Many of the benefits people receive from nature depend on diversity within species, but this intraspecific variation is poorly understood and declining rapidly
Credit: Simone Des Roches
The rapid loss of variation within species is a hidden biodiversity crisis, according to the authors of a new study looking at how this variation supports essential ecological functions and the benefits nature provides for people.
Published March 1 in Nature Ecology and Evolution, the study highlights the need to better understand and conserve variation within species in order to safeguard nature’s contributions to people.
“Biodiversity means more than the number of species, and when we focus on species-level extinctions we are missing part of the story,” said corresponding author Eric Palkovacs, professor of ecology and evolutionary biology at UC Santa Cruz. “Intraspecific variation is a neglected aspect of biodiversity, but it has value for people, and we need to start recognizing that and protecting this form of biodiversity.”
An earlier study led by first author Simone Des Roches, a postdoctoral researcher at UC Santa Cruz now at the University of Washington, showed that the loss of variation within species can have serious ecological consequences. This got Des Roches and Palkovacs thinking about the broader implications of their findings for the values and services nature provides to people, from forest materials and clean water to commercial fisheries and medicines derived from natural products.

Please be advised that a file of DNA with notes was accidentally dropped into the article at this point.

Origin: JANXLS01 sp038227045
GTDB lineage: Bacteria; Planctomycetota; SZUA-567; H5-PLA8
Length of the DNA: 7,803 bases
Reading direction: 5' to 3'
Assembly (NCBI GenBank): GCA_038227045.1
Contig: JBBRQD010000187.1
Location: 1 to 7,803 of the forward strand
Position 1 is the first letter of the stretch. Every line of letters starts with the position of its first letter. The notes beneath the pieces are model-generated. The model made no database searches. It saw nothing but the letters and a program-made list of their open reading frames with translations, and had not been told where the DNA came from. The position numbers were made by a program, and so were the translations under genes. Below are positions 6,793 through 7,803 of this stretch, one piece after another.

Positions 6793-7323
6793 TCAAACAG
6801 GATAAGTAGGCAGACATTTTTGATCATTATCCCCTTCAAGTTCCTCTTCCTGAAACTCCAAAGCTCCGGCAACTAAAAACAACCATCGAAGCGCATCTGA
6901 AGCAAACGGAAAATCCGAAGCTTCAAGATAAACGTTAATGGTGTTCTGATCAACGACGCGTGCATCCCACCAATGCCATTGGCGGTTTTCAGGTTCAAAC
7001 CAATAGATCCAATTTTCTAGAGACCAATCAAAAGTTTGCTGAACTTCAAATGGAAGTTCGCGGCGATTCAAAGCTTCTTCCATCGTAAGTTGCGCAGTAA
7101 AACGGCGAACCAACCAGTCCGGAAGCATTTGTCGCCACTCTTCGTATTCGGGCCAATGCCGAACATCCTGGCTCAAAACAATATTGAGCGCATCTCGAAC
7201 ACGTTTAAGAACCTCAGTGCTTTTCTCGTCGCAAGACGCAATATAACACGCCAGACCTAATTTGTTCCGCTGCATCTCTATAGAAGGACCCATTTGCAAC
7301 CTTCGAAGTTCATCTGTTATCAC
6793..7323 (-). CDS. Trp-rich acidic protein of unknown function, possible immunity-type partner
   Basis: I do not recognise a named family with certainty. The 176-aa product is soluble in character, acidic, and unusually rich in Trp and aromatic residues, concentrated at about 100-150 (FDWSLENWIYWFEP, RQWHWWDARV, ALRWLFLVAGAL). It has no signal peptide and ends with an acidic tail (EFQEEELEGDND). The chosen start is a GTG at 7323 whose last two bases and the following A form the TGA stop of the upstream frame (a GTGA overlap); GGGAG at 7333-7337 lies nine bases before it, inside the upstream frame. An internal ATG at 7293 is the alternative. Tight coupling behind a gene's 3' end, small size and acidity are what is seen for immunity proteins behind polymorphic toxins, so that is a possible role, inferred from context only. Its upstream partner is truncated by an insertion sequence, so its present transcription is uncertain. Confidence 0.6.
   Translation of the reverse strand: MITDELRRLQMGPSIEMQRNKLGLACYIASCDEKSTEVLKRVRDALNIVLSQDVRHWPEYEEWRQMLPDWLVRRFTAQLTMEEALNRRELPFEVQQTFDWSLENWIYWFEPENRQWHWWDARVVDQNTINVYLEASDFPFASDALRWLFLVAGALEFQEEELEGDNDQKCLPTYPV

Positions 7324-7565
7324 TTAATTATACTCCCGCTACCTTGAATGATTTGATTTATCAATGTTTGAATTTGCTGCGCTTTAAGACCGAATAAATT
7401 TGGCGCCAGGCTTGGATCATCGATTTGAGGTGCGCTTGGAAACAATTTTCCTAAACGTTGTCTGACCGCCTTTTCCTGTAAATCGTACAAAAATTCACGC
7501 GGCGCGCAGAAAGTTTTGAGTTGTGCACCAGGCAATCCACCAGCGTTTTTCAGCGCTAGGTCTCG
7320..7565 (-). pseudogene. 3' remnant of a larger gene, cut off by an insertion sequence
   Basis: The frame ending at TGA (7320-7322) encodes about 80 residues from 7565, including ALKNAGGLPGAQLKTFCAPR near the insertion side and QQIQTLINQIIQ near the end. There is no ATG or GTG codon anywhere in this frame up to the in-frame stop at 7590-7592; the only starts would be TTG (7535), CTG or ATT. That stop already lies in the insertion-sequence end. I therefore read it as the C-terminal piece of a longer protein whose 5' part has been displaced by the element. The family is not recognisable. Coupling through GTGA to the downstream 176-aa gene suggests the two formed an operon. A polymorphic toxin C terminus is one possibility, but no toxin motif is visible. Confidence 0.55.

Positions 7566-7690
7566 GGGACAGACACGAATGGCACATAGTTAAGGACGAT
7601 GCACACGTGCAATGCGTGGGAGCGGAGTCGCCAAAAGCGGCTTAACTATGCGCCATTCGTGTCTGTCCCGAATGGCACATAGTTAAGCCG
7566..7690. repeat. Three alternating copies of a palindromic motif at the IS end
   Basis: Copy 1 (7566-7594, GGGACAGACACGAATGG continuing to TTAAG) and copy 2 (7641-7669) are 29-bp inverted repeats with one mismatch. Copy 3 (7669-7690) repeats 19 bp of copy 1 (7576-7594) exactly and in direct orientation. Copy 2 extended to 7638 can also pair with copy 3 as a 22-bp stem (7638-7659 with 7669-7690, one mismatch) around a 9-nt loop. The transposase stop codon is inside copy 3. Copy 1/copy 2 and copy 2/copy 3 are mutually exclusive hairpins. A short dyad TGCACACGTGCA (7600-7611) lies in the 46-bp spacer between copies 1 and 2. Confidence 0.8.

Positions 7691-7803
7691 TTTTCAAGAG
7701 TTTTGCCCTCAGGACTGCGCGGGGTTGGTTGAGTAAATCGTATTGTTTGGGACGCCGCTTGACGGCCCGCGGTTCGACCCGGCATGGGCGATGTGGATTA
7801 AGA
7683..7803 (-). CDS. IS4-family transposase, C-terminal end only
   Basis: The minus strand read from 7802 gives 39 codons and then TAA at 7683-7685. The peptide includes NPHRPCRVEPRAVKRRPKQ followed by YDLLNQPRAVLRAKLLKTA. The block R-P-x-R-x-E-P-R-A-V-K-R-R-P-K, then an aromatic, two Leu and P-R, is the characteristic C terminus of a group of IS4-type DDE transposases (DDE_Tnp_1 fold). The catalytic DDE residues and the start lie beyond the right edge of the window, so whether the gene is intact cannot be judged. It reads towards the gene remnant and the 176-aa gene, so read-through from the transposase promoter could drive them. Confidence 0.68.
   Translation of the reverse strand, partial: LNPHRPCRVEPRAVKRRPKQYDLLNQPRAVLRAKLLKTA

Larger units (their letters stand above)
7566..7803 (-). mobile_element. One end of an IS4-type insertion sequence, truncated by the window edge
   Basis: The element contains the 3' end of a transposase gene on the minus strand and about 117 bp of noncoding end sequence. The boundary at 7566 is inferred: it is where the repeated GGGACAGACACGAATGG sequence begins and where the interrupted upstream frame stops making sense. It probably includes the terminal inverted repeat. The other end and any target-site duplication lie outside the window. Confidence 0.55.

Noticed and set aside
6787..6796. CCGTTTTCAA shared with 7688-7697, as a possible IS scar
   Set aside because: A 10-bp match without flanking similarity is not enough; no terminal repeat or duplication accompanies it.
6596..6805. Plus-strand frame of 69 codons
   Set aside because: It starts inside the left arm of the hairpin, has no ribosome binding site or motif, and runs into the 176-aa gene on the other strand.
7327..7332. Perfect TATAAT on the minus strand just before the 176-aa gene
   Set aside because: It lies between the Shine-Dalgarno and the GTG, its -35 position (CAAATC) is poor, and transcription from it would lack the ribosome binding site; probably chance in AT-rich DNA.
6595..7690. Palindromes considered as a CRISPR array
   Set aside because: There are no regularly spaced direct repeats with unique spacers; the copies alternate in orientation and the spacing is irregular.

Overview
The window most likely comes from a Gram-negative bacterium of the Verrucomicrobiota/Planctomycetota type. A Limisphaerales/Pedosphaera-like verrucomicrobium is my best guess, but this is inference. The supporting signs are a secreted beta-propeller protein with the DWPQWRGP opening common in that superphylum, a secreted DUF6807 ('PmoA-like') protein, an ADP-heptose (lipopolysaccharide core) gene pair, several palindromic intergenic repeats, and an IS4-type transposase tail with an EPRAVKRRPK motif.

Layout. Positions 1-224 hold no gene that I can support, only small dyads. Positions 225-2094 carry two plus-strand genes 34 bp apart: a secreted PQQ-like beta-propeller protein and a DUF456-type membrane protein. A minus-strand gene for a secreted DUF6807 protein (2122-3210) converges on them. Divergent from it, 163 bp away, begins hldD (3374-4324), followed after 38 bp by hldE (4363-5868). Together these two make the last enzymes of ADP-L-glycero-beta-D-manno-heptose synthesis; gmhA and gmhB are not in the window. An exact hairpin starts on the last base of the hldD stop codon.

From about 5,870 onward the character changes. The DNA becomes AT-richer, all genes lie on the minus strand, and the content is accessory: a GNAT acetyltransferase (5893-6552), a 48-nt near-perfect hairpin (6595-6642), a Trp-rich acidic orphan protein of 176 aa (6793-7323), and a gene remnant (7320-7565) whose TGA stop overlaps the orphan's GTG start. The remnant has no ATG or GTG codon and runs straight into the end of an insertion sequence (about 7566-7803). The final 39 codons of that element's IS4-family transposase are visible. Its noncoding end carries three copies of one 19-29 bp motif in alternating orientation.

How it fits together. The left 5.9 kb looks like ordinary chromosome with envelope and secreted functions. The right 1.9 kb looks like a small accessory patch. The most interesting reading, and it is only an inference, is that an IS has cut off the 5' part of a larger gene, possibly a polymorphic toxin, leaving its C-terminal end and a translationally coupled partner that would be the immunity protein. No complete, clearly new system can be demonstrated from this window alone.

For the new study, they surveyed the scientific literature for studies showing how intraspecific variation supports ecosystem services and other aspects of nature’s contributions to people. They found well documented connections across a wide variety of species, including fish and commercial fisheries, insects and crop pollination, woody plants and forestry products, many different crops and their wild ancestors, and more.
“There is a whole suite of documented cases, including several examples of what happens when we lose intraspecific variation,” Palkovacs said. “One of the best examples is commercial fisheries, where diverse fish stocks help to stabilize the overall population.”
Subpopulations of salmon, for example, are locally adapted to the conditions of different watersheds, allowing the overall population to remain stable even as environmental fluctuations cause declines in some subpopulations and increases in others. These “portfolio effects” in salmon are undermined by dams, which block subpopulations from critical spawning habitat, and by hatchery production, which can reduce genetic variation. The loss of intraspecific variation in salmon can lead to boom-bust population cycles that are detrimental to the long-term value of the fishery.